Treasuries Soar at Close

The government said consumer confidence declined in October, sparking speculation of an interest rate cut as early as next week

Treasuries surged Tuesday following a very large decline in October consumer confidence, which tumbled from 93.7 to 79.4 -- the lowest level in nine years. The curve continued to steepen and the likelihood of a Fed rate cut continued to improve.

Stocks managed to stage a late recovery, but from beaten down levels most of the session. Treasuries were bid from the get-go, with two-year and five-year futures particularly in demand. Some aggressive demand for "calls" on the December bond was noted ahead of the weak data, amid persistent demand from a European bank the past couple sessions.

Leveraged "black box" and hedge fund bids were also pervasive right after the data, with some profit-taking noted from the highs after the bond posted a two-point gain. The December bond closed 1-19/32 higher at 110-19, though off its 111-01 session high.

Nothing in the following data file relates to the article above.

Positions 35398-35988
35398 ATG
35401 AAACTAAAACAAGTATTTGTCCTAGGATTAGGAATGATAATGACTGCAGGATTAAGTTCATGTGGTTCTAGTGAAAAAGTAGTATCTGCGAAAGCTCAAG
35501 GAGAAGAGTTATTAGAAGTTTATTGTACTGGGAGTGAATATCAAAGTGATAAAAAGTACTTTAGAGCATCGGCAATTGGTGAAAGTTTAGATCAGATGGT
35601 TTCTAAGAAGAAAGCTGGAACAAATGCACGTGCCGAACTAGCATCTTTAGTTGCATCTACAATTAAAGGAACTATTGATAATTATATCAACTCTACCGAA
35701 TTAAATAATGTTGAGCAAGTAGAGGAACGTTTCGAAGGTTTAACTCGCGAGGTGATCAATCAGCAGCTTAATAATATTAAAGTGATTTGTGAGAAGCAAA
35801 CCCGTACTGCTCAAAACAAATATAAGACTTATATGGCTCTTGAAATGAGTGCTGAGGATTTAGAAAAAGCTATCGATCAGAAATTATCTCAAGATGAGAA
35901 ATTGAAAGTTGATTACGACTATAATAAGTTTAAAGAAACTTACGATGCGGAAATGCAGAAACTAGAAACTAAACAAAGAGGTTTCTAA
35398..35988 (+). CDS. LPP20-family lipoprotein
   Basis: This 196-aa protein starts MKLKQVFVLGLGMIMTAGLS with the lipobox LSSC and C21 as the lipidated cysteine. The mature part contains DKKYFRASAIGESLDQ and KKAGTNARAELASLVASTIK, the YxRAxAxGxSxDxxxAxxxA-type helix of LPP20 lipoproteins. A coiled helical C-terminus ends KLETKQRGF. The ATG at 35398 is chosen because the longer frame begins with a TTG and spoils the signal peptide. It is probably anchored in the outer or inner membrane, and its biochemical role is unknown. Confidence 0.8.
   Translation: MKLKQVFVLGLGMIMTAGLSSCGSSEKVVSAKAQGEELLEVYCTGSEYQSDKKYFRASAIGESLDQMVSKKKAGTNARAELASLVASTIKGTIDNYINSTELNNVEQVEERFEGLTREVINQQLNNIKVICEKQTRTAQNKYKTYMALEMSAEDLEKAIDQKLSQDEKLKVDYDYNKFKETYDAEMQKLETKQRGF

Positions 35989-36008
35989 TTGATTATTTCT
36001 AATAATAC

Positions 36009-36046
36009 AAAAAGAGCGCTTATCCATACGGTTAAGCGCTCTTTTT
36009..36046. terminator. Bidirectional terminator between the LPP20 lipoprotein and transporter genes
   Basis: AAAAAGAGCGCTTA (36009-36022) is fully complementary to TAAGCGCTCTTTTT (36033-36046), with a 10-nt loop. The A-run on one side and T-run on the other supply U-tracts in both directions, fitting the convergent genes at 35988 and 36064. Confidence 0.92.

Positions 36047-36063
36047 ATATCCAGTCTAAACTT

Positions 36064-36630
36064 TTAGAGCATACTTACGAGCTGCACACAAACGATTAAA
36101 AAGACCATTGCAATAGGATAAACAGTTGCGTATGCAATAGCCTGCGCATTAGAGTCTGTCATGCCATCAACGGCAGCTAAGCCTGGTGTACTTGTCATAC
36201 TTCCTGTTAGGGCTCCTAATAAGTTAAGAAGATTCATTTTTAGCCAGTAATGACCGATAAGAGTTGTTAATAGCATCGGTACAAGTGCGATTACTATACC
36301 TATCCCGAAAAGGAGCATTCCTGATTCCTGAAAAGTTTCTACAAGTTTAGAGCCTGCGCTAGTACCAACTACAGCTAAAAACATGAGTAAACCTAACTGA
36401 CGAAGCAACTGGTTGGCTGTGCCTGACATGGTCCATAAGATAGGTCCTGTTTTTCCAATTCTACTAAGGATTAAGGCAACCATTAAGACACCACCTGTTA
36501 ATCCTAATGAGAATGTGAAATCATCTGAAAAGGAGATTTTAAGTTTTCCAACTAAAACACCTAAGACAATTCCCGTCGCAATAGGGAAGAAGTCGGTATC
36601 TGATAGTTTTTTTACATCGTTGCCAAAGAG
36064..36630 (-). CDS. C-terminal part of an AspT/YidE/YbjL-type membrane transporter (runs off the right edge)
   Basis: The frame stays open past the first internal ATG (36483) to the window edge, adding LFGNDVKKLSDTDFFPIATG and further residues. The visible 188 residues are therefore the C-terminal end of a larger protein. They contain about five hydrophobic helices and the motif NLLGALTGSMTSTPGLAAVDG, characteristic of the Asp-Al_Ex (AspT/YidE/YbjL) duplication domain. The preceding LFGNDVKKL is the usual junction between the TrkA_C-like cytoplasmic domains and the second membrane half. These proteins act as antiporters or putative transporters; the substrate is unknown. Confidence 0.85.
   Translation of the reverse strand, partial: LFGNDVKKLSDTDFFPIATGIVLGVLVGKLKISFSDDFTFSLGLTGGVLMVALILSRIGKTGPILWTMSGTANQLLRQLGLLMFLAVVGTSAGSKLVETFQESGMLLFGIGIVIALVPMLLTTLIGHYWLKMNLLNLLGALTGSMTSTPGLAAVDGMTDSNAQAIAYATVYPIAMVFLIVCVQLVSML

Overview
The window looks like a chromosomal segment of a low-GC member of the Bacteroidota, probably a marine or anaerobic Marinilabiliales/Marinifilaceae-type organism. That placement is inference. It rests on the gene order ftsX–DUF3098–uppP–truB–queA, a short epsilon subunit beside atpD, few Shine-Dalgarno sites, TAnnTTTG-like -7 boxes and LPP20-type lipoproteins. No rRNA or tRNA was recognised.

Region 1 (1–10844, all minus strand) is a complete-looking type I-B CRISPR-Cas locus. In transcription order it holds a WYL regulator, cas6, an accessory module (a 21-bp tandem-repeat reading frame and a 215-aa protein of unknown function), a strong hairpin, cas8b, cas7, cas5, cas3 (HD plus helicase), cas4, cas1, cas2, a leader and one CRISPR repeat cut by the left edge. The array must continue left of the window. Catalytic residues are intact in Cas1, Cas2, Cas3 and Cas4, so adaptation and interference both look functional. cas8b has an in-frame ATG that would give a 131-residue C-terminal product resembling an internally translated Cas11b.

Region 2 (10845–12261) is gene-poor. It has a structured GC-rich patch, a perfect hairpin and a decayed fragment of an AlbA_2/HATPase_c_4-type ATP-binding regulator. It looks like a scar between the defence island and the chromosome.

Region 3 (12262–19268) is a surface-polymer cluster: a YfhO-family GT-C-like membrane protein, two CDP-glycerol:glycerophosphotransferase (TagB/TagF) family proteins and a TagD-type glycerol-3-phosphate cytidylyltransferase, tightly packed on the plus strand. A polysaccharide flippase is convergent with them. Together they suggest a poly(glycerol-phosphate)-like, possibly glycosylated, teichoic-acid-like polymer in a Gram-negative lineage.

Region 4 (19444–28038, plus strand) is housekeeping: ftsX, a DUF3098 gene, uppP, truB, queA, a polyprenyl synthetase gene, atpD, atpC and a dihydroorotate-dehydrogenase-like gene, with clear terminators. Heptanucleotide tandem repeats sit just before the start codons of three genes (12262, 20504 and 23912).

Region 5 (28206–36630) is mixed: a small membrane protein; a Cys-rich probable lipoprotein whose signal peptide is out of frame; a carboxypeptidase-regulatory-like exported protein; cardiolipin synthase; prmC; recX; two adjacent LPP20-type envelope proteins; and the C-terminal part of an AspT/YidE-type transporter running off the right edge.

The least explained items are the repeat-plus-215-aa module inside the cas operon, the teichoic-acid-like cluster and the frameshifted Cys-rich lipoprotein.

Two-year yields broke back below the Fed funds target of 1.75%, 10-year yields fell back below 4.0% for the first time in two weeks and the bond tested 5.0%. The two-year note and 30-year bond spread widened another five basis points to +325 basis points, on the relative safe harbor offered by the front-end. Japanese

Trust banks were rumored buyers of two-year notes and five-year notes ahead of Wednesday's Bank of Japan meeting and banking reform package announcements.

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